On March 22, 2018, President Donald Trump signed a presidential memorandum imposing tariffs and investment restrictions on China. These tariffs are estimated to affect as much as sixty billion dollars in Chinese imports to the United States. According to U.S. News writers, Ken Thomas and Paul Wiseman, the tariffs were “the boldest example to date of Trump’s ‘America first’ agenda, the culmination of his longstanding view that weak U.S. trade policies and enforcement have hollowed out the nation’s workforce and ballooned the federal deficit.” Moreover, these tariffs against China came just after the United States prepared to impose tariffs of twenty-five percent (25%) on imported steel and ten percent (10%) on aluminum, which were also meant to target China’s cheap steel and aluminum production. Although there are partisan politicians with varying opinions on the recent tariffs, “[b]usiness groups mostly agree that something needs to be done about China’s aggressive push in technology, but they worry that China will retaliate by targeting U.S. exports of aircraft, soybeans[,] and other products and start a tit-for-tat trade war.” The short-term and long-term economic impacts as a result of these tariffs have yet to be seen, but one thing is for certain: there will be economic effects, both positive and negative.
So, what exactly is a tariff? Merriam-Webster defines a tariff as “a schedule of duties imposed by a government on imported or in some countries exported goods.” More specifically, “[a] tariff is a tax on an imported good. Unlike a sales tax, which is placed on a good regardless of where it is made, a tariff specifically exempts domestically produced goods.” Tariffs result in a percentage increase in the price of the imported products subject to the tariffs. Although a price increase on consumer products has a negative connotation, whether a tariff is “good” or “bad” is often a matter of opinion and largely depends on the overall economic state at the time tariffs are imposed.
However, the imposition of tariffs typically affects, in one way or the other, various aspects of the economy. Tariffs often cause higher prices for domestic consumers, resulting in a loss of consumer surplus. However, “domestic producers increase their producer surplus as they receive a higher price than they would have without the tariff.” This often results in more jobs being created in the domestic economy. In contrast, it is possible that tariffs will cause a welfare loss, which occurs when “the reduction in consumer surplus is greater than the increase in producer surplus.” There is also a chance for a costly and economically devastating trade war as a result of retaliation by foreign countries impacted by the tariffs. Despite these possible negative impacts, tariffs may protect new and declining domestic industries and “strategic goods.” Furthermore, tariffs may result in a reduction in overall consumption and help lower the trade deficit.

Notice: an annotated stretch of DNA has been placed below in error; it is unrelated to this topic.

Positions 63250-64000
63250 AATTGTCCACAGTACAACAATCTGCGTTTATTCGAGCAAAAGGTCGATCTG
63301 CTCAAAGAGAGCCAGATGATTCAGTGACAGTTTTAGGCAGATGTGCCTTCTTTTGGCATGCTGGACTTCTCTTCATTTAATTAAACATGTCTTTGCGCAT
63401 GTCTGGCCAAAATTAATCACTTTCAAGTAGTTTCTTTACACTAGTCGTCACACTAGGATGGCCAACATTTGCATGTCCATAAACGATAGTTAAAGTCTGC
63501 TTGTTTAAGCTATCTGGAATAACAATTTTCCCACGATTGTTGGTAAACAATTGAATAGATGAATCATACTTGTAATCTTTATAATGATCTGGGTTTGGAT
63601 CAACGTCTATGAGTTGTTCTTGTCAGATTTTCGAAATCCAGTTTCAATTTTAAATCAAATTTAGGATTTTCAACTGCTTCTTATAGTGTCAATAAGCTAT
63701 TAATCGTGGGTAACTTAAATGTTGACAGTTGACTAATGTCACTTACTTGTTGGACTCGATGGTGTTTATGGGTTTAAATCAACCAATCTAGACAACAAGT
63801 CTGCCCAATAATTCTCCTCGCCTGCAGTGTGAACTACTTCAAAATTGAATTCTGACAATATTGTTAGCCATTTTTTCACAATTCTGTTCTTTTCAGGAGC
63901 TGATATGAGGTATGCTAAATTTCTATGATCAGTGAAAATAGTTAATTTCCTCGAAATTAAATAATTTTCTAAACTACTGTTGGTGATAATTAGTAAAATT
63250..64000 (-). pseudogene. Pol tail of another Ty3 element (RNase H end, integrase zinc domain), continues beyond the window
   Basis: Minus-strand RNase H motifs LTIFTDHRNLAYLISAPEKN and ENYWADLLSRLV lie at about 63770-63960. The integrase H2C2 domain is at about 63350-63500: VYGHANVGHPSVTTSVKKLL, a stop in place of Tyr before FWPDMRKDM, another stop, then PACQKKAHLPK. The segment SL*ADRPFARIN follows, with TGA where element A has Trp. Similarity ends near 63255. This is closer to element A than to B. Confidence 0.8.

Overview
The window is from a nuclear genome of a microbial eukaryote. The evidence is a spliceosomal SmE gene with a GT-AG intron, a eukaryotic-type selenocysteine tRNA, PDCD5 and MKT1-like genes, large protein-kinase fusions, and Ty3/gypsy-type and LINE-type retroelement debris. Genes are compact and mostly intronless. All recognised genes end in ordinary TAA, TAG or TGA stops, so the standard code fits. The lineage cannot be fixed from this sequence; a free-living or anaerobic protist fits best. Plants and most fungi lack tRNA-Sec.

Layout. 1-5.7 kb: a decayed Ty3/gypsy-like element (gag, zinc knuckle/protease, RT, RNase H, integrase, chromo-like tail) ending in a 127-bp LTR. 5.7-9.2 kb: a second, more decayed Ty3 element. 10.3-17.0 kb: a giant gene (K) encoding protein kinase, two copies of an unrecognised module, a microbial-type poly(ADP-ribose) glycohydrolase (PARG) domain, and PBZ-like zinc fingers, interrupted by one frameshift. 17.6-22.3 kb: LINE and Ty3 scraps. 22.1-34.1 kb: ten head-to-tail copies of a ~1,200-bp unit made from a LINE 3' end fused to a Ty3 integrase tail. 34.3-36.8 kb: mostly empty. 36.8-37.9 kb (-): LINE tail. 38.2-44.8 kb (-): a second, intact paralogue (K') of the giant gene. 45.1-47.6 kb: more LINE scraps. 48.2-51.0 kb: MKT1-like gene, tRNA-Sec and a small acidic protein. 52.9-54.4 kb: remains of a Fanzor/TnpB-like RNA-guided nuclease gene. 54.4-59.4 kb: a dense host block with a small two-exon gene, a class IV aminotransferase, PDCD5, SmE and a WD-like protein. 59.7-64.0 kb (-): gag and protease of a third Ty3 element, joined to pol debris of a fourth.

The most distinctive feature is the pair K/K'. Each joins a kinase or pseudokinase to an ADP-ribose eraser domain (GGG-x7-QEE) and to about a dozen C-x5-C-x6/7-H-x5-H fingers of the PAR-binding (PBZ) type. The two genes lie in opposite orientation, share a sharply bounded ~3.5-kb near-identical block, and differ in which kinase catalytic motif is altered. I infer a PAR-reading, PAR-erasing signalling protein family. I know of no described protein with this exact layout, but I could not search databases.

Since the tariffs imposed against China are quite recent, it is difficult to predict what initial effects will result. Wall Street investors have expressed major concerns about retaliation that could cause increased costs for businesses and consumers. However, the United States reported a $375 billion deficit to China in 2017, which may be a cause for the closing of American factories and the loss of domestic jobs. If there is validity to the claim that the deficit to China has created a job loss, then President Trump’s tariffs may protect domestic employment and create more jobs in the United States. In the coming days we will certainly begin to see the immediate effects on these tariffs, and it remains whether they will help or hinder the U.S economy.
Juliana Inman is a second-year law student at Wake Forest University School of Law. She holds a Bachelor of Arts in English from the University of North Carolina at Wilmington and is a native of Beaufort, North Carolina. Upon graduation, Juliana intends to return to eastern North Carolina and practice family law.